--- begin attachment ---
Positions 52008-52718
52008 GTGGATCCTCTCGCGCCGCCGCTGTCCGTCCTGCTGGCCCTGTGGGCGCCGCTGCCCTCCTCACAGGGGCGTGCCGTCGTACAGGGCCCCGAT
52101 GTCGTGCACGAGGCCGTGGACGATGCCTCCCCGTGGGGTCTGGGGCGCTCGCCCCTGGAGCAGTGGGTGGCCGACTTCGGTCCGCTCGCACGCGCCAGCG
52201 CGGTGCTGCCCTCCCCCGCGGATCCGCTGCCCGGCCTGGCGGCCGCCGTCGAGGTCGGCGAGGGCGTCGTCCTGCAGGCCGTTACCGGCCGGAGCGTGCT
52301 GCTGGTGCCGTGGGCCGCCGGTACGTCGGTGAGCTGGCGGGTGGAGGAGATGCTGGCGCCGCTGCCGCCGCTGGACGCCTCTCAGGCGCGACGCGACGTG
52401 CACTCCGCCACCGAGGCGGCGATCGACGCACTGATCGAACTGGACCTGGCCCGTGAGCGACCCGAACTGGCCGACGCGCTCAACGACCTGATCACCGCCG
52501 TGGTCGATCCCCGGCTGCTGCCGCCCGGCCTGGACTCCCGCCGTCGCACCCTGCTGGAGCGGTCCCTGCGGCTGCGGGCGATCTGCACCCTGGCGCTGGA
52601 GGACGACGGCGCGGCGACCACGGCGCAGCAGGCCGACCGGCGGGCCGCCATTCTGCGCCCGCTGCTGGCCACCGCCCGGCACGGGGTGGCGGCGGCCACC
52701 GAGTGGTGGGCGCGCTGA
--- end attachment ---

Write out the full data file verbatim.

Positions 52008-52718
52008 GTGGATCCTCTCGCGCCGCCGCTGTCCGTCCTGCTGGCCCTGTGGGCGCCGCTGCCCTCCTCACAGGGGCGTGCCGTCGTACAGGGCCCCGAT
52101 GTCGTGCACGAGGCCGTGGACGATGCCTCCCCGTGGGGTCTGGGGCGCTCGCCCCTGGAGCAGTGGGTGGCCGACTTCGGTCCGCTCGCACGCGCCAGCG
52201 CGGTGCTGCCCTCCCCCGCGGATCCGCTGCCCGGCCTGGCGGCCGCCGTCGAGGTCGGCGAGGGCGTCGTCCTGCAGGCCGTTACCGGCCGGAGCGTGCT
52301 GCTGGTGCCGTGGGCCGCCGGTACGTCGGTGAGCTGGCGGGTGGAGGAGATGCTGGCGCCGCTGCCGCCGCTGGACGCCTCTCAGGCGCGACGCGACGTG
52401 CACTCCGCCACCGAGGCGGCGATCGACGCACTGATCGAACTGGACCTGGCCCGTGAGCGACCCGAACTGGCCGACGCGCTCAACGACCTGATCACCGCCG
52501 TGGTCGATCCCCGGCTGCTGCCGCCCGGCCTGGACTCCCGCCGTCGCACCCTGCTGGAGCGGTCCCTGCGGCTGCGGGCGATCTGCACCCTGGCGCTGGA
52601 GGACGACGGCGCGGCGACCACGGCGCAGCAGGCCGACCGGCGGGCCGCCATTCTGCGCCCGCTGCTGGCCACCGCCCGGCACGGGGTGGCGGCGGCCACC
52701 GAGTGGTGGGCGCGCTGA